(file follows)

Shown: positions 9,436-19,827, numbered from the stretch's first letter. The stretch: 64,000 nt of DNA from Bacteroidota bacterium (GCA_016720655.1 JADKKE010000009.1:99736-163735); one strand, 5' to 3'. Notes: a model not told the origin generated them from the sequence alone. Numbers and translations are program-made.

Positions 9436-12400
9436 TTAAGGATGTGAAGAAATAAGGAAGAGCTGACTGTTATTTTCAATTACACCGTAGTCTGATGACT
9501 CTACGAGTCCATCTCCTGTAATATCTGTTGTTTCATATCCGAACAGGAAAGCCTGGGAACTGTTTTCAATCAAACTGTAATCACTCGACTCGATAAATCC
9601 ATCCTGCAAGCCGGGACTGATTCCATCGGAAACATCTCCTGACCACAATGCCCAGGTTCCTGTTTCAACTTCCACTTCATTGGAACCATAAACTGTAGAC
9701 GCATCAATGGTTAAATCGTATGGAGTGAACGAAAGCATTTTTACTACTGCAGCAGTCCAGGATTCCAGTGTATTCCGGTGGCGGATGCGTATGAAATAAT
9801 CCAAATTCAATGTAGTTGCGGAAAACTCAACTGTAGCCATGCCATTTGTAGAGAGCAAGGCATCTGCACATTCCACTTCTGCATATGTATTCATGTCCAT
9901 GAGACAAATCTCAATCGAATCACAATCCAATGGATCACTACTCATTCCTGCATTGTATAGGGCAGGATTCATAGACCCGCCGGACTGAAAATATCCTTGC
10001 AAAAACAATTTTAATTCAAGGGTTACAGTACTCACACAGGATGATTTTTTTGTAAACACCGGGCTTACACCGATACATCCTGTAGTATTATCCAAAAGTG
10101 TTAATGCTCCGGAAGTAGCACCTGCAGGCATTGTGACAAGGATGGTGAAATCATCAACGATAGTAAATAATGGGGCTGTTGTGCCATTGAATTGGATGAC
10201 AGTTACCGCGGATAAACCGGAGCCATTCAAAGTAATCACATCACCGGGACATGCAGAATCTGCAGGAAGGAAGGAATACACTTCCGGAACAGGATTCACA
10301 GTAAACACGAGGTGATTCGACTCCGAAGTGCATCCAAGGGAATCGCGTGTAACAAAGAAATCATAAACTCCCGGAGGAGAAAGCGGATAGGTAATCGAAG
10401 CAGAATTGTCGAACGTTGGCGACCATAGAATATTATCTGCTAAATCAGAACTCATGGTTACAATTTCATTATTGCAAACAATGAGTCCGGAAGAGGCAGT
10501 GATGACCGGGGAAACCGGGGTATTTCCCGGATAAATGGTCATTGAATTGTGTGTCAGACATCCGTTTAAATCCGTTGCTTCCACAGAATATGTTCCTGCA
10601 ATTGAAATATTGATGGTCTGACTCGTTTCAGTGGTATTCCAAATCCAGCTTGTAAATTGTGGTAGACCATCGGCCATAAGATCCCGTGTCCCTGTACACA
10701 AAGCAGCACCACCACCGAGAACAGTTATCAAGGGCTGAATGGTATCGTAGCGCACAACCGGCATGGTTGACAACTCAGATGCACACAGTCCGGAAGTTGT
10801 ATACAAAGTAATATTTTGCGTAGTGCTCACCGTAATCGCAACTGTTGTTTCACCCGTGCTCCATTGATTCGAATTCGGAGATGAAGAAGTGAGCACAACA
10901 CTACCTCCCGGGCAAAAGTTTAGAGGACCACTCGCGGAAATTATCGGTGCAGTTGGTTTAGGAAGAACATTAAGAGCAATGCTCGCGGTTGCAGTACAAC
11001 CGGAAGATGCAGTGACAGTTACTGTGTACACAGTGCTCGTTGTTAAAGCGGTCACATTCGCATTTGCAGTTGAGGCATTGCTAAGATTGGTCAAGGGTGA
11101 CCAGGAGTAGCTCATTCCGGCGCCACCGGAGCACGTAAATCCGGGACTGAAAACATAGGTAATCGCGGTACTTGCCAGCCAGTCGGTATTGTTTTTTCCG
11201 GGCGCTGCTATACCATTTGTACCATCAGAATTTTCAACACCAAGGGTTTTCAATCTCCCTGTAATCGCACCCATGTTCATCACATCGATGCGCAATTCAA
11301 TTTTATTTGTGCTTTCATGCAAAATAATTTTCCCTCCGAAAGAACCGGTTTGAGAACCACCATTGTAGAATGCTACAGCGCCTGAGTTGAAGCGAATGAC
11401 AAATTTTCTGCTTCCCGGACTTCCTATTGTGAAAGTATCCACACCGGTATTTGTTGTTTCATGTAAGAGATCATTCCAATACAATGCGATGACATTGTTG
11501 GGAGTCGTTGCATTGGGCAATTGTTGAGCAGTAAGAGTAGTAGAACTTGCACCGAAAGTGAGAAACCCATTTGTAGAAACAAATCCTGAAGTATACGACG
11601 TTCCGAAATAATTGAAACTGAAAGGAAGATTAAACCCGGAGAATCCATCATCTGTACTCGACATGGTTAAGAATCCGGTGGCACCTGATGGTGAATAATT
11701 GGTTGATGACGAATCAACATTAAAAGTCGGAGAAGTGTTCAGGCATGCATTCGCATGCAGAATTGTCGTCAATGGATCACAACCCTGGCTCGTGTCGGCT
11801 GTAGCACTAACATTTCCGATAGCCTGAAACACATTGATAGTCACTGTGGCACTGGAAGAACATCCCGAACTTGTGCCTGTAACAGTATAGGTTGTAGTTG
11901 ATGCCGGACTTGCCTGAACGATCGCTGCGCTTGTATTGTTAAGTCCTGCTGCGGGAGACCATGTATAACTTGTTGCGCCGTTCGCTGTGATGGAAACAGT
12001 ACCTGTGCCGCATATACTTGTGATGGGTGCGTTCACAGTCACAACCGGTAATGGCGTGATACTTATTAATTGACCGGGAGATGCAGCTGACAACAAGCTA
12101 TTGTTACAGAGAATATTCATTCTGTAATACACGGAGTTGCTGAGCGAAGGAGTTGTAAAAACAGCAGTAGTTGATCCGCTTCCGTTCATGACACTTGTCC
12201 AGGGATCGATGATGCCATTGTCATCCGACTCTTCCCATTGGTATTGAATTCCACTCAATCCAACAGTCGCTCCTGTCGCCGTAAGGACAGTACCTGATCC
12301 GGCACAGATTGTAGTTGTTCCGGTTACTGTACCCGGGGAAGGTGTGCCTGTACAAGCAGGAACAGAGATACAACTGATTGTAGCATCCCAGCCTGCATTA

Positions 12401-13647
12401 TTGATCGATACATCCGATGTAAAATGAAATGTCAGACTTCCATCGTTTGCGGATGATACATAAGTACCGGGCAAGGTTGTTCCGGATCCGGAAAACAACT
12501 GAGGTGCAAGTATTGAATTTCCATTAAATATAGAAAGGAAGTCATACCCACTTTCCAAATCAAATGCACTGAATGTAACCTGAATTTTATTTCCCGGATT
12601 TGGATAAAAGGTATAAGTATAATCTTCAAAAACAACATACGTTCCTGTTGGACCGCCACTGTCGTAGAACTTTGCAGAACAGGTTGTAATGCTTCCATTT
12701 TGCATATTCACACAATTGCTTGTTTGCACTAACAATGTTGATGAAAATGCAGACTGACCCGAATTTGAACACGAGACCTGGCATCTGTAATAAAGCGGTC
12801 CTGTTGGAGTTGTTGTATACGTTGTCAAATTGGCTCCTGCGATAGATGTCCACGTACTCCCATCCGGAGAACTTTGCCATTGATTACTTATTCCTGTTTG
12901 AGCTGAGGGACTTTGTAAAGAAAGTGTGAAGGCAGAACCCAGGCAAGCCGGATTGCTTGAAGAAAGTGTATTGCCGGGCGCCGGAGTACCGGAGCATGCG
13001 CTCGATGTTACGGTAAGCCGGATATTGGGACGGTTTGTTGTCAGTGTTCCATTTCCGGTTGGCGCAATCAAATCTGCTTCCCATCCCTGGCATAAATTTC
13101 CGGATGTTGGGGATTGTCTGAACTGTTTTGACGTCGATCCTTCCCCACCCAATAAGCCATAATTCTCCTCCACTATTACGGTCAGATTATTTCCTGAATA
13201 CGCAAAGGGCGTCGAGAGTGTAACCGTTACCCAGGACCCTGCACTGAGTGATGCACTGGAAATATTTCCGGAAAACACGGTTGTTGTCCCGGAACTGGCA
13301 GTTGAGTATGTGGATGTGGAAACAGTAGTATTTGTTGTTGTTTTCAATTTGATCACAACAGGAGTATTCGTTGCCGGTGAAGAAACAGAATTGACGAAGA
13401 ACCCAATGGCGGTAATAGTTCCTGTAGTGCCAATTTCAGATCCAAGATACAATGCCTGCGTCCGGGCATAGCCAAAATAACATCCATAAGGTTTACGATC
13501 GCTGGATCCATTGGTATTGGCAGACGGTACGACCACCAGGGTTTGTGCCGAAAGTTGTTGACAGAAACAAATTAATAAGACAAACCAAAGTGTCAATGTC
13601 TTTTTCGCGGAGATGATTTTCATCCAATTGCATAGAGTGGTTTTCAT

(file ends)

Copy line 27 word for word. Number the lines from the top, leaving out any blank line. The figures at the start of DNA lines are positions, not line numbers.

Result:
11801 GTAGCACTAACATTTCCGATAGCCTGAAACACATTGATAGTCACTGTGGCACTGGAAGAACATCCCGAACTTGTGCCTGTAACAGTATAGGTTGTAGTTG